St Annes House

Amplified Publishing Category

Amping Up Our Neighbourhood Publishing

by Jack Gibbon

When people talk about the future of publishing and how to ‘amplify it’ it feels like we naturally move toward the digital, to the layered and the new. To amplify in this context is to adapt and change, reframe and re-platform, and reimagine.

Engaging with the themes of Amplified Publishing came at a strange time for us at Bricks Bristol. This time last year we were emerging from a year of lockdowns, re-scoping everything to be online, exploring podcasting, an online artist network, online talks/ recordings, and online codesign. In April 2021 we were gearing up to open our first physical venue - St Anne’s House. Our aspiration was for our programme here to manifest as a hybrid, both on and offline, to ensure anyone that wanted to access the programme could, whether or not they could/would want to engage ‘in person’ in the physical space.

The reality for us to make things happen ‘in person’ was a challenge in itself, and needed the total focus of our attention. As a result, the majority of our work so far has been in person, exploring the potential of the physical creative and community hub of St Anne’s House. A venture responding to local ambition, through regular check-ins with the St Anne’s community and growing from a collaborative co-design methodology. When asking the community about hybrid presentation, the feedback was that there was little ambition for more online events or hybrid content, so the focus has been on ways to bring people together through the physical space of the building, and to explore the re-engagement that this presents.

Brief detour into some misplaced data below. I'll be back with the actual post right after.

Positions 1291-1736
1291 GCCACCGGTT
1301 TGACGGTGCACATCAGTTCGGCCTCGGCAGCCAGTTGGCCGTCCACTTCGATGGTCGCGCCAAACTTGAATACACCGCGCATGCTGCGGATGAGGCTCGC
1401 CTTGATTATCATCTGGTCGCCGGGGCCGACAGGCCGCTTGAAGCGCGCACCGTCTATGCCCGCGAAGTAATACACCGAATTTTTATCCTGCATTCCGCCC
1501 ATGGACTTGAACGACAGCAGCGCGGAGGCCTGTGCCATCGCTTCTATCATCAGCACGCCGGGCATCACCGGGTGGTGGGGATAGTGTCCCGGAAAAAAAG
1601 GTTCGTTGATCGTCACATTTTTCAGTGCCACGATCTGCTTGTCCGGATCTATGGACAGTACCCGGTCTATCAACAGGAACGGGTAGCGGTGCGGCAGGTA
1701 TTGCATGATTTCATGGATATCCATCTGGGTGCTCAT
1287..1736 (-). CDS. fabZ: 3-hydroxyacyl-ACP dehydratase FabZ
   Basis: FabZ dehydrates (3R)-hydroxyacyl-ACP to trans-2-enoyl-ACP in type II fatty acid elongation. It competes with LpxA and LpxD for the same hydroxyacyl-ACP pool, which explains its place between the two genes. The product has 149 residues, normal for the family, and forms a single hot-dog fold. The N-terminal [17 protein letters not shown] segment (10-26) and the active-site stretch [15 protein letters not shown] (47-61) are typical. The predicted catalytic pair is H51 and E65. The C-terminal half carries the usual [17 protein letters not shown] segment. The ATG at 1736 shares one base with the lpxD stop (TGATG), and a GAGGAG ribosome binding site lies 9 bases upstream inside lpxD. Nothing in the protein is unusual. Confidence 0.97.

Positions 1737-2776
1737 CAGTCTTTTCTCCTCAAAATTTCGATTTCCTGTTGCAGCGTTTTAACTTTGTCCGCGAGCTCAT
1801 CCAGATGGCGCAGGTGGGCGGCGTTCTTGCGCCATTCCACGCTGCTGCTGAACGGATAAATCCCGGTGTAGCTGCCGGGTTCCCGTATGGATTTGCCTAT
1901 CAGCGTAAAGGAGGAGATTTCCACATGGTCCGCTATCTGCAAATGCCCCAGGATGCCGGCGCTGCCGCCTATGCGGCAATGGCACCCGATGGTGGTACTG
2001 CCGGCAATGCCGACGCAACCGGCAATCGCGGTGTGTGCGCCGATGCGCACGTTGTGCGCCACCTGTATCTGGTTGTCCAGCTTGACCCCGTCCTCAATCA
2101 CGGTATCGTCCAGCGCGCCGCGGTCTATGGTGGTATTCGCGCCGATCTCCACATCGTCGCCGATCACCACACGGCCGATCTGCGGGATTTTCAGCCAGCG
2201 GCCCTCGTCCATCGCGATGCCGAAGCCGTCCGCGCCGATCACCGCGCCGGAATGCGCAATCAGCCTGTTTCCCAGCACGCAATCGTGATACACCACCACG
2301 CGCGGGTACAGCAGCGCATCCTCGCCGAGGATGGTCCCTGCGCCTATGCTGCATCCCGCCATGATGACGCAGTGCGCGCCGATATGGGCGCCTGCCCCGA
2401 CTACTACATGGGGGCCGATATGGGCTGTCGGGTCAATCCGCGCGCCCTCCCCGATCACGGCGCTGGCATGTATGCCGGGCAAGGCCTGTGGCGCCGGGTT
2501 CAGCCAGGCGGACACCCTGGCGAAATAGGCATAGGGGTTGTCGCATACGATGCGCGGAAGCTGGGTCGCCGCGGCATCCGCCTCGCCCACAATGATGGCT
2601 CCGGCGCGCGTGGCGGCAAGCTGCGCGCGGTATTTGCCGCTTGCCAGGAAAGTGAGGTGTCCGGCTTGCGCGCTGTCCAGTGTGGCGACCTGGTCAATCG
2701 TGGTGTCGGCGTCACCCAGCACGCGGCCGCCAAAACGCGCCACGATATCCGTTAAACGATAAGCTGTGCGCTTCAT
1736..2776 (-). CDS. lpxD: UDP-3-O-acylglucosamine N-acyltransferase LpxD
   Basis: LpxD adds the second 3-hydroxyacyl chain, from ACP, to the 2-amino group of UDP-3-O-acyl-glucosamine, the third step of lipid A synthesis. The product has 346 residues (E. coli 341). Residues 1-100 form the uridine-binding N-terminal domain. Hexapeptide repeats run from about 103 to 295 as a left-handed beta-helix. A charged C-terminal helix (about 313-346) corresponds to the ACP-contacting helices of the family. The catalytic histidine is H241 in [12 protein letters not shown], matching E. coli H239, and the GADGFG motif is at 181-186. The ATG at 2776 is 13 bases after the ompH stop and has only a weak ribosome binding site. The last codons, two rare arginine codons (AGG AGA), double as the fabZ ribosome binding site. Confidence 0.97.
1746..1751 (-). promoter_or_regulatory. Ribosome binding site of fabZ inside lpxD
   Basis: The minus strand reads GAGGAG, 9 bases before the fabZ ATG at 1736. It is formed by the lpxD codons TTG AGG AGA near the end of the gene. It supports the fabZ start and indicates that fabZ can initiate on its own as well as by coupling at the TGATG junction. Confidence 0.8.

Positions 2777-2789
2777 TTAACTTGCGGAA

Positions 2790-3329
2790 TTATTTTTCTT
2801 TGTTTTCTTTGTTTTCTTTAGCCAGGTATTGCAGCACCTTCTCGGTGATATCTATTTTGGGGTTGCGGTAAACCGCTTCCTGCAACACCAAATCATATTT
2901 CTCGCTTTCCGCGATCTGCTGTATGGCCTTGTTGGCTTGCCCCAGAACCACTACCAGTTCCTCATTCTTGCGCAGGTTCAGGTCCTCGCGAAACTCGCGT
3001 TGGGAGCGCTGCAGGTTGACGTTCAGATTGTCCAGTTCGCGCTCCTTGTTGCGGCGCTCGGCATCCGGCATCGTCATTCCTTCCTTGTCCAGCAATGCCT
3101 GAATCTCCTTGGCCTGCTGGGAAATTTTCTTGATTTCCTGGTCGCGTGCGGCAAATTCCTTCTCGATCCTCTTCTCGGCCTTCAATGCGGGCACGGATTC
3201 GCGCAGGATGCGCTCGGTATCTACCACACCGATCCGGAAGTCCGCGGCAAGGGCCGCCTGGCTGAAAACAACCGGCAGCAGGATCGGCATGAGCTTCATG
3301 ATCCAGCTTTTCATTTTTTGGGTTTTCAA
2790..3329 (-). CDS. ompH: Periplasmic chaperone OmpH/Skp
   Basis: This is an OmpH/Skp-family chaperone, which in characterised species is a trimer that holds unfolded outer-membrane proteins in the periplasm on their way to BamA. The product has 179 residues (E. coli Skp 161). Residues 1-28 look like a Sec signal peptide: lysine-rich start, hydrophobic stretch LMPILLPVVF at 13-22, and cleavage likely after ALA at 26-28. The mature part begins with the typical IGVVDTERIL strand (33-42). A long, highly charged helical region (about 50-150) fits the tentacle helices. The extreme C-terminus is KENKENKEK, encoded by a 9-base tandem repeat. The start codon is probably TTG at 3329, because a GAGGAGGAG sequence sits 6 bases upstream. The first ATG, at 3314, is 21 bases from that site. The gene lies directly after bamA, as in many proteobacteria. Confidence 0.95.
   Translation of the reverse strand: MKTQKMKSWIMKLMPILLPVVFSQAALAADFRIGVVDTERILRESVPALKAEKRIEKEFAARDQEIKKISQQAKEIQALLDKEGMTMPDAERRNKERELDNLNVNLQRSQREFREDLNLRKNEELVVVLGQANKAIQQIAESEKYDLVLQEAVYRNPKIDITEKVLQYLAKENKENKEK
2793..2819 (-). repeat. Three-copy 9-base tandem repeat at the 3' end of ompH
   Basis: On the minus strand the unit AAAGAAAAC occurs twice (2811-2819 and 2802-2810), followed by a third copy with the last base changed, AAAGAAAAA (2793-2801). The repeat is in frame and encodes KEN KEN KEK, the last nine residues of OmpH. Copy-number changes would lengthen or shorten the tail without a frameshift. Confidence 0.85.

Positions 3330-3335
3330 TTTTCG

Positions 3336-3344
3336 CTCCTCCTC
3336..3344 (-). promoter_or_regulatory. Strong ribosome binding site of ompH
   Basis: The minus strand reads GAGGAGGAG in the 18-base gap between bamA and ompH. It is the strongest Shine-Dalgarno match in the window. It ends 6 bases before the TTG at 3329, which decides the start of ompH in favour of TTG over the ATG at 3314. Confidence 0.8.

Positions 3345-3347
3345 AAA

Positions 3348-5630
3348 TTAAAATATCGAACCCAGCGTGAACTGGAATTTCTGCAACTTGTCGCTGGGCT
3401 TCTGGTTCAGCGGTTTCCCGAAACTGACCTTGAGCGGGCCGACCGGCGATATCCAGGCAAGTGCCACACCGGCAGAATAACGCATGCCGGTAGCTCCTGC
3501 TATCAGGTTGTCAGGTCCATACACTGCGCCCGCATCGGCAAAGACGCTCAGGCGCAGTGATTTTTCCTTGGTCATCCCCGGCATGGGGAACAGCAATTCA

Although continuing to publish content online and engage through what to us are the natural digital routes, we have really doubled down on the analogue, to meet people where they are, finding ways to engage through quite traditional measures, the communities of St Annes.

Some steps toward this include:

  • Moving to riso printing due to its sustainability credentials, and scope for volume printing. Hand deliver flyers for key events to 3000 households in the local area - focusing on inviting design and engaging print quality (who doesn't love riso).

  • Rachael Clerke created and sourced a billboard for her Transactionland project.

  • Focusing on understanding how our community wants to be engaged via regular check-ins with the St Anne's Arts Action Group (leading to more engagement with schools, older peoples groups, mutual aid road/neighbourhood WhatsApp groups etc)

  • Commissioned SAH tenants and local residents, Studio Mothership, to create a visual identity for SAH and venue signage. This has been a key placemaking device for the organisation, to make clear our creative intent, and increase awareness among passers-by and local community members of the building’s new life. The physical form of our sign, CNC’d letters of the St Anne’s House typeface (inspired by the paper making machinery of the boards mill our building was built for), reminds me of a great piece of neighbourhood publishing/artwork The Word in Stroud, which has been present in my head throughout this project and through conversation with Studio Mothership partially informed the sign’s form.

For some, some of this might sit more within communications than publishing, but to me, it all sits within the way we publish content to engage people, that the work is both in the publishing and in the engagement.